I was in the business world for thirty years. I have interviewed hundreds of applicants for jobs. I have hired and I reluctantly fired. I have trained many new employees. I have worked with believers and unbelievers. However, in my experience there has been no consistent difference between the behavior of those who professed Christianity and those who didn’t. Sometimes the unbelievers acted like Christians, and sometimes the Christians acted like unbelievers. Sometimes the Christians acted with exemplary character, and sometimes their character was embarrassing. But, in my experience the difference between Christian and non-Christian was not consistently discernable. For example, I do not know any businesses that seeks to hire Evangelicals because there is a consistent pattern of enhanced honesty, diligence, dependability, or teachabellness. That is tragic. Something is broken.
It has not always been this way. During the Reformation of the sixteenth century a group of Protestants, known as the Anabaptists, split from Roman Catholicism and the emerging Lutherans. In the sixteenth century everyone was baptized at birth. However, the Anabaptists believed that believer’s baptism was the appropriate way to respond to a conversion. The name “Anabaptists” referred to this belief.
The Anabaptists had some peculiar beliefs. Some rejected the Old Testament. Others were pacifists, or rejected the differences between men and women. For these beliefs, and especially their practice of rebaptism, they were bitterly persecuted. Many Anabaptists excelled in moral holiness. Nowhere was this more conspicuous than in their work habits. They were thrifty, loyal, hard working, humble, productive, and obedient to their employers. They handled responsibility well. They were trustworthy.
In his book, The Anabaptist Story, William Estep describes their exceptional work ethic. To prove it he quotes the criticism of one of their Roman Catholic enemies.
“Anabaptists who come to the Lords in Moravia are preferred before others. The Lords do not desire to read or even see the certificates of their previous training being satisfied to know that the elders of the church considered them qualified to fill the position in question…Is not this blindness? Never do they promote [Roman Catholics] without definite knowledge concerning them, and yet such favors do they show the Anabaptists.”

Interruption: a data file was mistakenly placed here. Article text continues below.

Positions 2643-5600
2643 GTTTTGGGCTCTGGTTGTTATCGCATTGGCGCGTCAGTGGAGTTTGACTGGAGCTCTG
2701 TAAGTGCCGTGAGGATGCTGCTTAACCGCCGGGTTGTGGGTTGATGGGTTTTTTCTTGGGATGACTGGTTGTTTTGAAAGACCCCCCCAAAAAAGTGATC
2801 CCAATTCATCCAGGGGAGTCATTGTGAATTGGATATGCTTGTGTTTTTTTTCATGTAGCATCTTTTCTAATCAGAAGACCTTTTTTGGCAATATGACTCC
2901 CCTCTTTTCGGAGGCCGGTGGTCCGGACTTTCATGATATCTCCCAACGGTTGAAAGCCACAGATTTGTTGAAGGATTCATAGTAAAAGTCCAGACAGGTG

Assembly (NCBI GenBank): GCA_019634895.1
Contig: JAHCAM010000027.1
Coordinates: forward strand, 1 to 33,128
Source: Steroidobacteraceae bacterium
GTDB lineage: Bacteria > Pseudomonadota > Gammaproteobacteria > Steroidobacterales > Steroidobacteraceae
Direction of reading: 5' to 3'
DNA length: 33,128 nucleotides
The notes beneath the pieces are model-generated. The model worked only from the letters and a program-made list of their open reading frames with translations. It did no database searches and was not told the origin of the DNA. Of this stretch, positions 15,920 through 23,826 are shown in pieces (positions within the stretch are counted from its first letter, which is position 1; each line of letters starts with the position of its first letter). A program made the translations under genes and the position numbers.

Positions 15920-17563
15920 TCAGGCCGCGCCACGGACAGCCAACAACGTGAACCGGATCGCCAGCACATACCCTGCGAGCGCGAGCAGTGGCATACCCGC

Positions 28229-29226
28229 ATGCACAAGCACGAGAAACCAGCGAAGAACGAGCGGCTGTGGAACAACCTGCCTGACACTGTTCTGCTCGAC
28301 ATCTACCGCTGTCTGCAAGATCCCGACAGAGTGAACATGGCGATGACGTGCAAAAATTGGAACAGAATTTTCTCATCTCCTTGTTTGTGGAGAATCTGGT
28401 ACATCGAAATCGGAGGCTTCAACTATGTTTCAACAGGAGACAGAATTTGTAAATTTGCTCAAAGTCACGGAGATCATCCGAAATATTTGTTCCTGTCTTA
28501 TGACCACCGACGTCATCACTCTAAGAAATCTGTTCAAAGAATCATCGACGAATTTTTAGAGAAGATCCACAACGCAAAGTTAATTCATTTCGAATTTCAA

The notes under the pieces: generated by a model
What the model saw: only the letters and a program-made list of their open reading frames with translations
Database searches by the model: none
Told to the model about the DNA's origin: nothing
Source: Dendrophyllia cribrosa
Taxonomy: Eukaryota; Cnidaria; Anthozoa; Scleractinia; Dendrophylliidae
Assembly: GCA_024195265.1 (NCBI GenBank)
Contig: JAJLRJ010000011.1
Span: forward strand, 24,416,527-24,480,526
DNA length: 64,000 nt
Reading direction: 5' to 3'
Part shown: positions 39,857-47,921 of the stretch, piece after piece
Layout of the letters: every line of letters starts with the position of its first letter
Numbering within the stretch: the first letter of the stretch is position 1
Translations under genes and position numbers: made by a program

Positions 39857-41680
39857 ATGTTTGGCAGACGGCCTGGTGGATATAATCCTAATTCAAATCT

The Catholic critic continued,
“The Anabaptists have the greatest favor amongst the nobility. They have the preference as managers of estates, be it dairy or wheat farms, mills, tile yards, gardens, or anything else. They are appointed by them to high positions in the castles such as manager, steward, and keeper… The Lords must pay the Anabaptists larger salaries and wages than the [Catholics] who have formerly held the same position.”
The Anabaptist story is a reason for this blog. I want someone to complain that Evangelical Protestants are getting all the high paying jobs because their moral behavior is so exemplary. I want to hear Mormons, Jehovah’s Witnesses, Buddhists, and secular unbelievers complain that all the good jobs go to Evangelical Protestants, that the gospel has affected them so powerfully that they are more trustworthy, more loyal, more productive, and more dependable than non-Evangelicals.
That should be the case. The gospel should make us humble, hard working, productive, teachable, and easy to work with. It should inspire trustworthiness, gratitude, and a servant’s towards our employers, customers, and our fellow employees. That this is the exception, and not consistently true, should trouble us. That employers throughout North America are not eagerly seeking Evangelicals to fill their positions speaks loudly about the failure of the church to preach and apply the gospel to a very large segment of our daily lives—our secular vocations.
Lets ask God for grace to bring glory, praise, and honor to him through our vocations.